Two purveyors of smut and story, two literary giants who’ve gifted us with the steamiest, the sexiest, the naughtiest stuff to ever be in our hands; two individuals, who have used their words to bring us to our knees; two authors who can make our hearts pound—as well as other things!—are going to fight!
Ladies and gentle—please be gentle—men, we bring you E.L. James vs Josh Lark.
Ignoring the broader themes of Chuck Palahniuk’s seminal work, Fight Club, we’re going to do what we do best and have two people fight each other.
Since we can’t talk about Fight Club (see rules one and two), we’re going to write about it. Specifically, we’re going to have two writers fight each other. Three rounds will determine their strength as we go through their power of description, their distinctive style, and their impact on the world at large.
Bring out the whips and the aliens (we’ll get there), let’s have these two authors fight each other.
(Viewer Discretion is Advised)
Image Via Pink News
Now let’s get this one out of the way. E L James wins. Her trilogy, made up of Fifty Shades of Grey, Fifty Shades Darker, and Fifty Shades Freed, has sold over 125 million copies worldwide, over 35 million copies in the United States. Bloody hell, she even set the record in the United Kingdom as the fastest selling paperback of all time!
Plus, in 2012, Time magazine named her one of “The World’s 100 Most Influential People” and she’s even had film adaptations of her works: Fifty Shades of Grey, Fifty Shades Darker, and Fifty Shades Freed.
Simply put, you know her name.
But let’s not leave Lark in the dark, let’s give him his due.
Image Via Amazon
A self-published author whose work is massive, to say the least, Lark has written everything from college dorms to Area 51 aliens.
Huge beyond belief, Lark notes that ever since he discovered his attraction to men “he has been writing erotic stories about them”. He tells us that “[i]n his free time, he enjoys playing 7-card stud poker and gay rugby.”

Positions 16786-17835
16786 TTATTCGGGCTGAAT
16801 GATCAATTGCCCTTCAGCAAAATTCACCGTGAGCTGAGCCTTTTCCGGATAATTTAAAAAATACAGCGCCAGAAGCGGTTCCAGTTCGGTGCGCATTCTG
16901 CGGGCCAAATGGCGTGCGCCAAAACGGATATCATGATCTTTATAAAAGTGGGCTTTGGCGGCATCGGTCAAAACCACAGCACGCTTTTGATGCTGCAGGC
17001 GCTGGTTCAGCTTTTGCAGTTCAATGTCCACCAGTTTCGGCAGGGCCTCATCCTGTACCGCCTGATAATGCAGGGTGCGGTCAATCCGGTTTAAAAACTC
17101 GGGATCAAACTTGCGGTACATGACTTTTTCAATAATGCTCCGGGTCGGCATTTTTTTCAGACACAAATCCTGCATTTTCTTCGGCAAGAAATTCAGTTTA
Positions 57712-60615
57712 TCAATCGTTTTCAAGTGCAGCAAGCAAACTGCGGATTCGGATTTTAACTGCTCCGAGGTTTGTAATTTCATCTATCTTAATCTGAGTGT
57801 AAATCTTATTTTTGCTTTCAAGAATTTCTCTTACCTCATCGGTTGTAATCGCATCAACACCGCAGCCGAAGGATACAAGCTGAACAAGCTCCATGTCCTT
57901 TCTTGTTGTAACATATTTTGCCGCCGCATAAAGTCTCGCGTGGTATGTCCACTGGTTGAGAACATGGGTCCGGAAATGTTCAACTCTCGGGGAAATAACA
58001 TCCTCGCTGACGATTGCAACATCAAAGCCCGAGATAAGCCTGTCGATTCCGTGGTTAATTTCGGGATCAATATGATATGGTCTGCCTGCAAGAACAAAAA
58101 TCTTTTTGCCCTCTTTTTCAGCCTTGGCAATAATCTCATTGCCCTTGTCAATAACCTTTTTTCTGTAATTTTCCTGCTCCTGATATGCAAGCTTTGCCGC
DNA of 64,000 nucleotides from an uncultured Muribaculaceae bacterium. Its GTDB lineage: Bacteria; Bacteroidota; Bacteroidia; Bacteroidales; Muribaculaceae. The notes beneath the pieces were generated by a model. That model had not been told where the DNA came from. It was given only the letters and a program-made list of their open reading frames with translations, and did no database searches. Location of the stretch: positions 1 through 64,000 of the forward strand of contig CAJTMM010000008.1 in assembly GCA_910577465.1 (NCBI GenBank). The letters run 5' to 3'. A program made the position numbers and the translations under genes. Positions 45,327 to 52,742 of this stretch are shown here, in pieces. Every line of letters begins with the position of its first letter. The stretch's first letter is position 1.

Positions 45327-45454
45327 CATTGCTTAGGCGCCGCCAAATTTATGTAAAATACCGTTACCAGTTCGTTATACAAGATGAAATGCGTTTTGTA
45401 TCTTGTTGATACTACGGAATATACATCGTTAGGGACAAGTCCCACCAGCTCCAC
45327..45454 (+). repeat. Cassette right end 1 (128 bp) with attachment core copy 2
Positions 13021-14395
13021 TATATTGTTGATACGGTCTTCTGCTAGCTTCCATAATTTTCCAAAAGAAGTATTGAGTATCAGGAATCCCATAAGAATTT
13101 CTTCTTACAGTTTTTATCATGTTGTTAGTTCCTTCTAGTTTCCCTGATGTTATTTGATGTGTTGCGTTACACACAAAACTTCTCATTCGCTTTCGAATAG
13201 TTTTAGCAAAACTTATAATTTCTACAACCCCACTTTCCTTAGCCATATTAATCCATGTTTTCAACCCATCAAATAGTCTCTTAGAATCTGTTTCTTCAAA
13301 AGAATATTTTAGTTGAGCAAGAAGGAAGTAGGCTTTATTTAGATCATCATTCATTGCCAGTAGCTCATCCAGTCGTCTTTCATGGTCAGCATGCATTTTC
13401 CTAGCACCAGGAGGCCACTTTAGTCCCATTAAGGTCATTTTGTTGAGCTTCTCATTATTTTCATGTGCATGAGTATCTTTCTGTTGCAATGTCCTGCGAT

He’s a force of wonder, but sadly he loses this match up.
Point for James!
2-WHO’s more DESCRIPTIVE? Who’s more steamy?
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It’s porn vs porn. Who’s the better writer? Who can make us just tremble with their words? As a side note, I don’t give a snot that Ana orgasming with every other touch isn’t realistic, I just want it to be described well!
Let’s tackle this passage from the first novel in her infamous trilogy, Fifty Shades of Grey:
I pull him deeper into my mouth so I can feel him at the back of my throat and then to the front again. My tongue swirls around the end. He’s my very own Christian Grey-flavored popsicle. I suck harder and harder… Hmm… My inner goddess is doing the merengue with some salsa moves.
The phrase ‘Christian Grey-flavored popsicle’ is hilarious. Also, the image of Ana’s inner goddess ‘doing the merengue’ is the strangest image. Both of these phrases, placed so close together, takes me out of the moment. Don’t get me wrong, they’re hilarious, they’re memorable, but they aren’t exactly descriptive. Plus, they take me out of the scene.
Here’s another passage from the last book in the series, Fifty Shades Freed:
He groans loudly and thrusts deep, again and again, over and over, and I am lost, trying to absorb the pleasure. It’s mind-blowing…body blowing…I long to straighten my legs, to control my imminent orgasm, but I can’t…I’m helpless. I’m his, just his, to do with as he wills…Tears spring to my eyes. This is too intense. I can’t stop him. I don’t want to stop him…I want…I want…oh no, oh no…this is too…
“That’s it,” Christian growls. “Feel it, baby!”
I detonate around him, again and again, round and round, screaming loudly as my orgasm rips me apart, scorching through me like a wildfire, consuming everything. I am wrung ragged, tears streaming down my face—my body left pulsing and shaking.
Much better! On a related note, FEEL IT, BABY!
But that brings me to the dialogue. Every so often during the sex scenes, the people talk. Lines like “Feel it baby” take me out of the scene, making me wonder if Christian Grey is unsure if Ana ‘feels it.’
Image via gyfcat
So some of the sex scenes are bad, while others are great with some wonky dialogue thrown in just to knock down our expectations.
Image Via Amazon
Now that’s a picture! On a related note, let’s switch to Lark and see what he has to offer. This passage comes from Now That I’m a Ghost, I’m Gay:
Even so, the tingle where we touched made his thighs quiver at the first sensation of what I was doing down there. When I had first taken Jason’s entire length, tickling under his balls as I did, he bucked his hips forward into my face.
Now that’s a picture! Short and to the point, it’s exactly what we want. Plus there’s this scene.
I only caught a glimpse of him naked, the water running in beads down his broad chest to his broad chest to his narrow waist, little rivers running off the end of his dick…
No metaphors, no comparisons, just flat out smut.
Comparing this to James’ work showcases how she isn’t that descriptive. She leaves a lot to the reader, and thus we don’t get images of water running off the end of someone’s penis like “little rivers.”